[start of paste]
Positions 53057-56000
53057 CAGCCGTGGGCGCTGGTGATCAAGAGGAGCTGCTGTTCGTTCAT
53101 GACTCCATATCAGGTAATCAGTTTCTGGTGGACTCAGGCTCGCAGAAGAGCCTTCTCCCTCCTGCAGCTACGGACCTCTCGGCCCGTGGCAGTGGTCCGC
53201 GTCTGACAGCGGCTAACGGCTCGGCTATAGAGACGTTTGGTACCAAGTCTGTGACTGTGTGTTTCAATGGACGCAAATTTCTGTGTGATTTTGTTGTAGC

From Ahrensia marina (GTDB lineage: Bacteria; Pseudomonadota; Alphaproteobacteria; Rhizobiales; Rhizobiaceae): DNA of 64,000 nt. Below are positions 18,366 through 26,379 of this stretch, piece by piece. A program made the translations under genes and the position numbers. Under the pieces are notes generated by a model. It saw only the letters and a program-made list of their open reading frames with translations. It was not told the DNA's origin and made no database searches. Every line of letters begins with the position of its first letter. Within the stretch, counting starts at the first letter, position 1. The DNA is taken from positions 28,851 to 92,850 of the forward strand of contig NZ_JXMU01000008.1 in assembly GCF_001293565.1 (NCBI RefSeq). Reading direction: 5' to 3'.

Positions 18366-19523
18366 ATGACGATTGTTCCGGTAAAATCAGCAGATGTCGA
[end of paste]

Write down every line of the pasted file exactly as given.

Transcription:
Positions 53057-56000
53057 CAGCCGTGGGCGCTGGTGATCAAGAGGAGCTGCTGTTCGTTCAT
53101 GACTCCATATCAGGTAATCAGTTTCTGGTGGACTCAGGCTCGCAGAAGAGCCTTCTCCCTCCTGCAGCTACGGACCTCTCGGCCCGTGGCAGTGGTCCGC
53201 GTCTGACAGCGGCTAACGGCTCGGCTATAGAGACGTTTGGTACCAAGTCTGTGACTGTGTGTTTCAATGGACGCAAATTTCTGTGTGATTTTGTTGTAGC

From Ahrensia marina (GTDB lineage: Bacteria; Pseudomonadota; Alphaproteobacteria; Rhizobiales; Rhizobiaceae): DNA of 64,000 nt. Below are positions 18,366 through 26,379 of this stretch, piece by piece. A program made the translations under genes and the position numbers. Under the pieces are notes generated by a model. It saw only the letters and a program-made list of their open reading frames with translations. It was not told the DNA's origin and made no database searches. Every line of letters begins with the position of its first letter. Within the stretch, counting starts at the first letter, position 1. The DNA is taken from positions 28,851 to 92,850 of the forward strand of contig NZ_JXMU01000008.1 in assembly GCF_001293565.1 (NCBI RefSeq). Reading direction: 5' to 3'.

Positions 18366-19523
18366 ATGACGATTGTTCCGGTAAAATCAGCAGATGTCGA